Most independent agents write business through a wholesale brokerage entity, such as a brokerage general agency (BGA). After all, an effective BGA partner can add much-needed resources to agents in the areas of administrative support, underwriting assistance, large case design – even leads and training – so that agents can focus more of their attention on growing sales and taking care of clients.
So, how valuable do agents find the support they receive from their BGA partners? This is a vitally important question not just for agents and the BGAs they work with, but for the entire insurance industry. The Agent-BGA relationship is the linchpin of independent brokerage distribution, which is still the primary pipeline for consumer life insurance and annuity sales in this country.
When we posed the question in National Underwriter’s Independent Producer Study, 54 percent of respondents stated that the support they receive from their primary wholesale brokerage agency is “very valuable,” and 42 percent said “somewhat valuable.” (See chart 1) Only 4 percent of respondents – just 1 out of every 25 agents – said the support they receive from their BGA is not useful at all.
That means 96 percent of responding agents find the support they are getting from their BGA to be at least somewhat valuable. That’s pretty darn strong, right? This must bode well for the future of independent brokerage distribution. Well, not exactly.
In a follow-up question, we asked agents to characterize their current relationship with their primary wholesale brokerage agency. Little more than half (52 percent) of agents said they are pleased enough with the support they receive that they have no plans to move their business to a new BGA. (See chart 2) What about the rest? Well, they are either definitely planning to move their business (6 percent) or would do so if a better offer were to come along (43 percent).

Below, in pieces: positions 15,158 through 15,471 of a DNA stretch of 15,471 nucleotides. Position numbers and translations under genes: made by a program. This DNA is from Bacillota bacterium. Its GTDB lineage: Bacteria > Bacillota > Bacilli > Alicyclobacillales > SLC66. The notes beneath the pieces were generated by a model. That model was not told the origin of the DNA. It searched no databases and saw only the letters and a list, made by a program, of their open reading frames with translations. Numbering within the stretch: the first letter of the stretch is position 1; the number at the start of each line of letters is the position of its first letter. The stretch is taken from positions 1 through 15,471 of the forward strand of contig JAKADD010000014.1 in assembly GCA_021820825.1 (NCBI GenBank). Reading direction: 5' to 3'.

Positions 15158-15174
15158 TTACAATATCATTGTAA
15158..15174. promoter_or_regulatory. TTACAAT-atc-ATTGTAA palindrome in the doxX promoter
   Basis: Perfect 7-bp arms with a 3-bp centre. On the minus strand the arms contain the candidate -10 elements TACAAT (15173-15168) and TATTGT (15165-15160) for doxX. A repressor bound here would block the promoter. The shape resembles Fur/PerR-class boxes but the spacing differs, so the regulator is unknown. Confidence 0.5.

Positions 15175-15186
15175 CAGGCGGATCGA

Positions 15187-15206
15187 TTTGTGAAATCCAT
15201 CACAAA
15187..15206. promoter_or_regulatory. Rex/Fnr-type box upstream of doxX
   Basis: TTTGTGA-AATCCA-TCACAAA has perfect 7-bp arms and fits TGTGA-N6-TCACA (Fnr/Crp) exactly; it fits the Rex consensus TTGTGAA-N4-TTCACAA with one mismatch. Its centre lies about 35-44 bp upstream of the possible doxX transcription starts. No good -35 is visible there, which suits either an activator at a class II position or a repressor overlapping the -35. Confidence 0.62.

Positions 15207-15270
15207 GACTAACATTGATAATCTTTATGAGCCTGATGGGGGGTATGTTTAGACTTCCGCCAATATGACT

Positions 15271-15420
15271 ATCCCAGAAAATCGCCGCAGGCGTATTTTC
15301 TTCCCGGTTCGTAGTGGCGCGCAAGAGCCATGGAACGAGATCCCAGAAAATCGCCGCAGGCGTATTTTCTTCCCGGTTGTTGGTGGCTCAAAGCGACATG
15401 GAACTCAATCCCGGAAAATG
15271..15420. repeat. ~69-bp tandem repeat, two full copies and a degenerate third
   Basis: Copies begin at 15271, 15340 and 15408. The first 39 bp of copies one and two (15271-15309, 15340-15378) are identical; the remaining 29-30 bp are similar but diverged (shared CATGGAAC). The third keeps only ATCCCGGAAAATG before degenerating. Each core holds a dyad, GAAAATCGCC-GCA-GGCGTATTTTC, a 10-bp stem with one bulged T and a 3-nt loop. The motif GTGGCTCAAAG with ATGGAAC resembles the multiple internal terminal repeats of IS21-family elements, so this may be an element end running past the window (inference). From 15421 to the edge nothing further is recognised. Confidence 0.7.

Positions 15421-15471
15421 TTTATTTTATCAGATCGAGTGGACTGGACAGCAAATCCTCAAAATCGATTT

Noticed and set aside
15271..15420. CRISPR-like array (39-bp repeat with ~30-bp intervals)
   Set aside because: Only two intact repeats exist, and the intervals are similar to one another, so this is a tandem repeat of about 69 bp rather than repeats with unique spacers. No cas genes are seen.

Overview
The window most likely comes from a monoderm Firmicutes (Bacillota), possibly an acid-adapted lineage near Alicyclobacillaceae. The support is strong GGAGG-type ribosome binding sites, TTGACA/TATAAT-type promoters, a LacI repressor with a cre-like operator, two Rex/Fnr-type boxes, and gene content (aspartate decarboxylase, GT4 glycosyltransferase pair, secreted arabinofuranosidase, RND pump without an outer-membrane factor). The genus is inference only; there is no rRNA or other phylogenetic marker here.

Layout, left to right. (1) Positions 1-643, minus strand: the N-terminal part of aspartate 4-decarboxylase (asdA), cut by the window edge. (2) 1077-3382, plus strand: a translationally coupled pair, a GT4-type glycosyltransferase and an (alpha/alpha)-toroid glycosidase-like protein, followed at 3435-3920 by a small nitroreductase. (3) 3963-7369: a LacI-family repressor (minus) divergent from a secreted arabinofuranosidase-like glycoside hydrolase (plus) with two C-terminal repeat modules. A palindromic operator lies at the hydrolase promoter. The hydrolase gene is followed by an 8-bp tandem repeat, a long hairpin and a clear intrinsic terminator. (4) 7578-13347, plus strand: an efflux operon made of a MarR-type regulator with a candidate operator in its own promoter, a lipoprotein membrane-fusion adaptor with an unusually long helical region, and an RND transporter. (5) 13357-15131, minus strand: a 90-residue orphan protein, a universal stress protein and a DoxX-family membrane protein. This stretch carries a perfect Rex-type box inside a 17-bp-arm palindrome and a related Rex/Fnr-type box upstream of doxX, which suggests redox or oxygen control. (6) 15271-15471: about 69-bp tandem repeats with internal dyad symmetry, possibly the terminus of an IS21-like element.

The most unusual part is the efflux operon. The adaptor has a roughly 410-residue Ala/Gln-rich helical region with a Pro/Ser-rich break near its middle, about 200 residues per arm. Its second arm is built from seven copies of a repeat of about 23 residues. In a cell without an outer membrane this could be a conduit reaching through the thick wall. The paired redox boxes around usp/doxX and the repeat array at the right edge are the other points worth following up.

This means that, at any given time, roughly half of the independent agent population is up for grabs for BGAs with the newest shiny product offer. That’s good news if you’re a BGA trying to grow your agent distribution force; bad news if you’re a BGA trying to keep your existing agents from leaving to chase the latest lead offer or commission bonus.
Just last week I met with the recruiting team at a BGA trying to find ways to offset an eroding market share. What keeps them up at night? Anemic retention rates. They are certainly not alone.
The general openness of agents to move their business to a new BGA if the right opportunity presented itself is reflected in the incredible amount of churn at this end of the brokerage distribution channel. And just as problematic, that churn diminishes efficiency and increases costs, costs that are ultimately passed down to consumers.
So, if you’re a BGA and your agents don’t find your products, service and support to be “very valuable,” they’re likely to be chasing mirages of greener grass with your competitor.
In my next blog, I will explore key areas of focus for BGAs looking to enhance their value proposition and increase agent retention rates.